This word mindfulness used so much these days that its meaning is often lost or confused. It is something we find ourselves saying in place of other phrases that are more specific like “be careful” or “be thoughtful.” When we hear the word by itself or attached to meditation it can seem esoteric and unattainable, but if you consider the definition of mindfulness, it is simple. I have a favorite from Dr. Amy Salztman, who says, “Mindfulness is paying attention to your life, here and now, with kindness and curiosity.”
It’s not about being calm or careful or getting your mind to stop thinking or experiencing emotion. It’s not about being perfect and well-behaved in every situation. Mindfulness is presence; it’s cultivating an ability to notice our experience without judgment and by doing so we give ourselves the room to choose our responses. It is something EVERY one of us has experienced unintentionally and it’s something EVERY one of us can practice with intention at any given moment. Even kids.
If you don’t believe me ask yourself this: Have you ever had an interaction with your child or loved one where it was all about your experience together? No phone, no distraction just the two of you? Have you ever watched the clouds roll by, looked at the moon, savored a mouthful of something delicious, played a sport and been “in the zone”, taken a deep belly breath when you are feeling a moment of stress to gather your thoughts? If you said “Yes” to any of these, you have already practiced mindfulness.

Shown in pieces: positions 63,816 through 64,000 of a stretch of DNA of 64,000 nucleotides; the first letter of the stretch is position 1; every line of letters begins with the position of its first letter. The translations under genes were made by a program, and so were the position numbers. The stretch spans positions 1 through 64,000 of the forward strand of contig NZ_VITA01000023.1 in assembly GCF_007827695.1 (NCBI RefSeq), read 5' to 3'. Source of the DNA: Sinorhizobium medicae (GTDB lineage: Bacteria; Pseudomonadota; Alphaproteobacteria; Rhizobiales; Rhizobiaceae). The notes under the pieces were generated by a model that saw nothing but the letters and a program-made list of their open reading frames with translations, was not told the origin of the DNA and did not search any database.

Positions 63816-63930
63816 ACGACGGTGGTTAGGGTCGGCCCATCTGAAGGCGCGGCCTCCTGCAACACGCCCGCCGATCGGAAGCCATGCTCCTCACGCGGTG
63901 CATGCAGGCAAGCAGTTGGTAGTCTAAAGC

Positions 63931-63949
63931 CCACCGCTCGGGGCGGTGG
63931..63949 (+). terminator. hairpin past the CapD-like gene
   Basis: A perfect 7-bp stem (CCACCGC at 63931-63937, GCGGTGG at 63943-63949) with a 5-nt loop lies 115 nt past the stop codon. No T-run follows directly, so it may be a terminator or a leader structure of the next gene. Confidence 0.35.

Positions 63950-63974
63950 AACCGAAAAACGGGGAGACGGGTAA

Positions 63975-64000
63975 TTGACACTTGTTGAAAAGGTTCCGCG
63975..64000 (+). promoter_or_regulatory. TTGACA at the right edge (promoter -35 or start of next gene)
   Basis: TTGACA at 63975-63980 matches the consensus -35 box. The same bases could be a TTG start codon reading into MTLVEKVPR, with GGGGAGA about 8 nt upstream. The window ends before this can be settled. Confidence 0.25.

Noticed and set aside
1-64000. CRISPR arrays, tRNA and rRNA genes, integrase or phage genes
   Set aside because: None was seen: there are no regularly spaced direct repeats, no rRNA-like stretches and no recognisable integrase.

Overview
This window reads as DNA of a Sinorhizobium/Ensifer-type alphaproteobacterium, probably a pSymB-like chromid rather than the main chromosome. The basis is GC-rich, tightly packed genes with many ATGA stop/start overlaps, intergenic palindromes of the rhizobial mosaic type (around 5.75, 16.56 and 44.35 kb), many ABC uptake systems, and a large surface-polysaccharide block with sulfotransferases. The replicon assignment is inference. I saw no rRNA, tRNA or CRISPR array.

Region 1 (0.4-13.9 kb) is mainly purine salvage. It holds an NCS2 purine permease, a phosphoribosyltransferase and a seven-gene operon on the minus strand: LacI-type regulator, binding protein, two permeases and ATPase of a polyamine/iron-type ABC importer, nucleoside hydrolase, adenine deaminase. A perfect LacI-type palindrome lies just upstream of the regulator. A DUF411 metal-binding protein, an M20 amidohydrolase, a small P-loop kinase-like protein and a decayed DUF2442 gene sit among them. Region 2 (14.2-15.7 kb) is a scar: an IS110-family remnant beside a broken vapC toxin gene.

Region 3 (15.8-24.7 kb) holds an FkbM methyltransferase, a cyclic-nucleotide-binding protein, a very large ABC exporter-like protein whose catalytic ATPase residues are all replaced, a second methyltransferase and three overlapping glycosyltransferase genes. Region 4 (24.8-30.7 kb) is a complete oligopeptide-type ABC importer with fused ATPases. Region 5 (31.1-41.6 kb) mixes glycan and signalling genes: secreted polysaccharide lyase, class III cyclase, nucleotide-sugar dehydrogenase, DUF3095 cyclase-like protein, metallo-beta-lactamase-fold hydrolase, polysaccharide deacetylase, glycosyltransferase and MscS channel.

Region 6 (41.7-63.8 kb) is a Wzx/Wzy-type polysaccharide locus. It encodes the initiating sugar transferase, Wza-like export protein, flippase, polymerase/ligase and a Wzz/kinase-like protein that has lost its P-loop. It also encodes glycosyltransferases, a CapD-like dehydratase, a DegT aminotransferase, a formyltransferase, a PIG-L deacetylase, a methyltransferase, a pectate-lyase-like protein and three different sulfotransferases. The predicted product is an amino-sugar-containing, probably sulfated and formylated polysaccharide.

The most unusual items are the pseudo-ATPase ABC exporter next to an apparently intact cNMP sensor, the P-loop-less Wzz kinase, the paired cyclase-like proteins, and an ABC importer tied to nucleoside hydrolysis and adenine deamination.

Mindfulness meditation expert Sharon Salzberg says, “Mindfulness isn’t difficult, we just need to remember to do it.” Each moment in our lives presents us with the opportunity to practice mindfulness. Here are a few ways we can “remember to do it.” All of these can be done with kids as well, to help them learn to practice non-judgmental awareness and build their self-care skills in everyday situations.
Reminding yourself to take a deep inhalation and slow exhalation through your nose can not only calm your nervous system, but also give you a moment to stop and notice how you feel and choose how to proceed with kindness and compassion, whether that is toward yourself or others. Try this exercise with your kids, too: place your hands on your belly and inhale to feel it fill with air. Then as you exhale, follow your breath all the way to the end. This lengthening of your exhale not only creates a relaxation response in your body but also puts your mind in one place, allowing you to quiet the chatter or hit pause on your mental to-do list.
Use your Senses